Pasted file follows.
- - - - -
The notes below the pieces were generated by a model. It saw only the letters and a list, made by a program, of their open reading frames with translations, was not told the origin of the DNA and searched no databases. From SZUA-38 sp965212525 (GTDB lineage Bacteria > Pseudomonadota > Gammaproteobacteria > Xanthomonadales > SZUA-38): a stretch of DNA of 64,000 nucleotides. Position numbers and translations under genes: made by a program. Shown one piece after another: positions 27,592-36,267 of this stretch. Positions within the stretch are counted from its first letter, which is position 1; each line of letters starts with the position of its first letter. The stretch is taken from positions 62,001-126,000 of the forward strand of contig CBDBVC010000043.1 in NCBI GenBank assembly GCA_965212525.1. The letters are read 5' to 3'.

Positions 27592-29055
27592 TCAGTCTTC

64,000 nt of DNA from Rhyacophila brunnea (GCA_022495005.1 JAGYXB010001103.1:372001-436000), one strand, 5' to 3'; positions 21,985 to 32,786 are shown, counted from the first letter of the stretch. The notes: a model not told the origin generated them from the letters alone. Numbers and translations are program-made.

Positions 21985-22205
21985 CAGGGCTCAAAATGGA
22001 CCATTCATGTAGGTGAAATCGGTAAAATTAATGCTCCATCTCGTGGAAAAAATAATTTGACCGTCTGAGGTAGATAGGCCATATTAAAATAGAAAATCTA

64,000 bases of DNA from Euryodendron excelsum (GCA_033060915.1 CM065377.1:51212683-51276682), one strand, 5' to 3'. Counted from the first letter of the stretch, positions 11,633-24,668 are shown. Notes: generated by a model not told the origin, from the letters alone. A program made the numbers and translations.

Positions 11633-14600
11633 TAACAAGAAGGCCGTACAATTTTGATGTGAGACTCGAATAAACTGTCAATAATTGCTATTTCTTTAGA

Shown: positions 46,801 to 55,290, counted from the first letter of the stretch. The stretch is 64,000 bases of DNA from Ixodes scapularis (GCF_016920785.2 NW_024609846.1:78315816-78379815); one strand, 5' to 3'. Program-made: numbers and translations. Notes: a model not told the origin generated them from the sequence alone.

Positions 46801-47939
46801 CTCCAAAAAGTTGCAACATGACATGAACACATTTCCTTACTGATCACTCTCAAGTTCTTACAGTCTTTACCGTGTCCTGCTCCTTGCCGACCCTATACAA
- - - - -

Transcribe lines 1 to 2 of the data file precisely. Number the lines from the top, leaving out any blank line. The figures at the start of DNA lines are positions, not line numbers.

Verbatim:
The notes below the pieces were generated by a model. It saw only the letters and a list, made by a program, of their open reading frames with translations, was not told the origin of the DNA and searched no databases. From SZUA-38 sp965212525 (GTDB lineage Bacteria > Pseudomonadota > Gammaproteobacteria > Xanthomonadales > SZUA-38): a stretch of DNA of 64,000 nucleotides. Position numbers and translations under genes: made by a program. Shown one piece after another: positions 27,592-36,267 of this stretch. Positions within the stretch are counted from its first letter, which is position 1; each line of letters starts with the position of its first letter. The stretch is taken from positions 62,001-126,000 of the forward strand of contig CBDBVC010000043.1 in NCBI GenBank assembly GCA_965212525.1. The letters are read 5' to 3'.

Positions 27592-29055